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Homework Help: Easy: given theta, uncertainity on cos(theta)

  1. Dec 23, 2004 #1

    I need to find the uncertainty on cos(theta) given:
    theta = 5 plus/minus 0.1 degrees

    what is the uncertainty on cos(theta)? [propagation of error]


    Suppose I measured the time taken by the pendulum to complete one oscillation. So the pendulum moves downward and I start the stopwatch. Then the pendulum completes one oscillation and I stop the stopwatch.

    Is the ucertainty 0? Lets say my reaction time is 0.17 sec. So, when I see the pendulum move down, I start the clock 0.17 seconds late (which is the time taken by the brain to intrepret the signal). And at the end, I stop the pendulum 0.17 seconds later after the event has occured...
  2. jcsd
  3. Dec 23, 2004 #2


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    [tex] \Delta \cos\theta =\cos(\theta +\Delta\theta)-cos\theta=(\cos\theta) (\cos\Delta\theta)-(\sin\theta)(\sin\Delta\theta)-\cos\theta.[/tex]

    Now,use approximations:
    [tex]\sin\Delta\theta=\Delta\theta [/tex]

    Then the uncertainty becomes:
    [tex] |\Delta\cos\theta|=(\sin\theta)(\Delta\theta) [/tex]

    As for the second part,what do u mean of uncertainty 0...??
  4. Dec 23, 2004 #3
    Thanks for the quick reply.. By 0, I mean that there is no uncertainty on time
  5. Dec 23, 2004 #4


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    Why wouldn't it be??Just because you estimated the time of the reflex to be be the same,that doesn't mean that your hand muscles will behave the same.Hell,if that period of oscillation is big,u might get drunk inbetween and your hand could be tremblin' like s***. :tongue2: Then the uncertainties will depend on the amount of alcohol in your blood. :tongue2:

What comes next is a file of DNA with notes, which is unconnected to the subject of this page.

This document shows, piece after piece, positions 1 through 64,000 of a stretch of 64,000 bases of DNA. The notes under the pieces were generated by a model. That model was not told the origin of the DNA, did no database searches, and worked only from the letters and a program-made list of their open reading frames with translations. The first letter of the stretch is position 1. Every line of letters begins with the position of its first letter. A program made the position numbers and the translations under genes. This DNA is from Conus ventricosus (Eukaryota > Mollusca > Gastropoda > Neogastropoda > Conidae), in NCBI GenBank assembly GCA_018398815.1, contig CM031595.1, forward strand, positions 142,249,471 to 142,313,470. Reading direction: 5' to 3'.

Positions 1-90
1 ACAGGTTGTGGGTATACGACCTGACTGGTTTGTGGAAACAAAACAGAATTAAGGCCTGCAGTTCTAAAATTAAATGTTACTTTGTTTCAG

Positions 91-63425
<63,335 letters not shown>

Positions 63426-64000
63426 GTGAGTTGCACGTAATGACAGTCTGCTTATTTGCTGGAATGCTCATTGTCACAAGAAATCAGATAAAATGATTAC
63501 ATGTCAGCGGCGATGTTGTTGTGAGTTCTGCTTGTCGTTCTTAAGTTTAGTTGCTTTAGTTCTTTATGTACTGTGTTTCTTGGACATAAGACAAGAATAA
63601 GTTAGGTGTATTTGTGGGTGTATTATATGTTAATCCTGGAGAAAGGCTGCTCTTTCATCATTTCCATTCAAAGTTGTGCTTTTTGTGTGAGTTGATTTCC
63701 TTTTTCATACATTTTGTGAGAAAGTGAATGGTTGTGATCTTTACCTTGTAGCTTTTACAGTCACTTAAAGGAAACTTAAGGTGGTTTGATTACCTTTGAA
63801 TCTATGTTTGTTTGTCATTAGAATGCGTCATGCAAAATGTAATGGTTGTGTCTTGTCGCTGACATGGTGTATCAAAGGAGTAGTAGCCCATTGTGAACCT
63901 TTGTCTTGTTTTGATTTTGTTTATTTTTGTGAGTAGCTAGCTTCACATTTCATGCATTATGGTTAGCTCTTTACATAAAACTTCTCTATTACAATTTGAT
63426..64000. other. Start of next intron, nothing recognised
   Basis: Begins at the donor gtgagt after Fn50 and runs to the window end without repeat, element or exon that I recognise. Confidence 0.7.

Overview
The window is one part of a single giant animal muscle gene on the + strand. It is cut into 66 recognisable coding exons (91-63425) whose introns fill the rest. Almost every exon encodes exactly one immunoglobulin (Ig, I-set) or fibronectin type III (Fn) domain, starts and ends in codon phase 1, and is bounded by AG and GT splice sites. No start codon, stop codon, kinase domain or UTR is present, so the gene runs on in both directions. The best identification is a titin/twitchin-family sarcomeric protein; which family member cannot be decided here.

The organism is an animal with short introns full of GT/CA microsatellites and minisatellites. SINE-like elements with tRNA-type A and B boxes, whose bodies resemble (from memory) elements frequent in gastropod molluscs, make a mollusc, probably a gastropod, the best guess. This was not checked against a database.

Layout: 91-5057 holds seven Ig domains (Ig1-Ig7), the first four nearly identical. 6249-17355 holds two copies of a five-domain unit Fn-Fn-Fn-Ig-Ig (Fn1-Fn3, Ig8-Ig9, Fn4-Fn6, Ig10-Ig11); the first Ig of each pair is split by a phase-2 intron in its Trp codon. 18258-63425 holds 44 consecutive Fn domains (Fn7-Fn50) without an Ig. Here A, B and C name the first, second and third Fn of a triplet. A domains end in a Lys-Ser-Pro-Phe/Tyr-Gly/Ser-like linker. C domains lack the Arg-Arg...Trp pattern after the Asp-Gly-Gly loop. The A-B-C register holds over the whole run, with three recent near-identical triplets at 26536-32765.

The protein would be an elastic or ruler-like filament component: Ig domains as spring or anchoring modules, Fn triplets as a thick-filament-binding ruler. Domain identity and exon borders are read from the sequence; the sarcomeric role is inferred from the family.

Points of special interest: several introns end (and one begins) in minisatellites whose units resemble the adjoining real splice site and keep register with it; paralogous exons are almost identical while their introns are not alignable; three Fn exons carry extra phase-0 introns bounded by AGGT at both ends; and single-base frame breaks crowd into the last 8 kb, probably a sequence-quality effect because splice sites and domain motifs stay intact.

PS.This kind of systematic and subjective errors is a bit tricky.It depends on the human body which can malfunction in between condecutive identical experiments.
  6. Dec 23, 2004 #5
    It's worth mentioning that your brain is anticipating when the bob passes the reference point, so your actual uncertainty will most likely actually be less than your raw reaction time. I'd probably guess around .15 or .2 seconds of uncertainty, although .3s would probably be pretty safe.

    Additionally, if you measure 10 or so periods at a time, your uncertainty would be less than [itex]\sigma / 10[/itex].

    Also, you might try simply to repeat the measurement a large number of times and use the unadjusted standard deviation of that set of data for the uncertainty.

    I'd be a little concerned with how the period is being measured, since the end up the upswing isn't a very distinguished point as far as the human eye is concerned. How well you can tell when the bob passes the reference point can add some uncertainty, especially if you're using points like at the end of the upswing.

    I suppose the moral of the story is that the uncertainty on time depends on a lot of factors, not just your raw reaction time.

  7. Dec 26, 2004 #6
    Thanks Justin, dextor.
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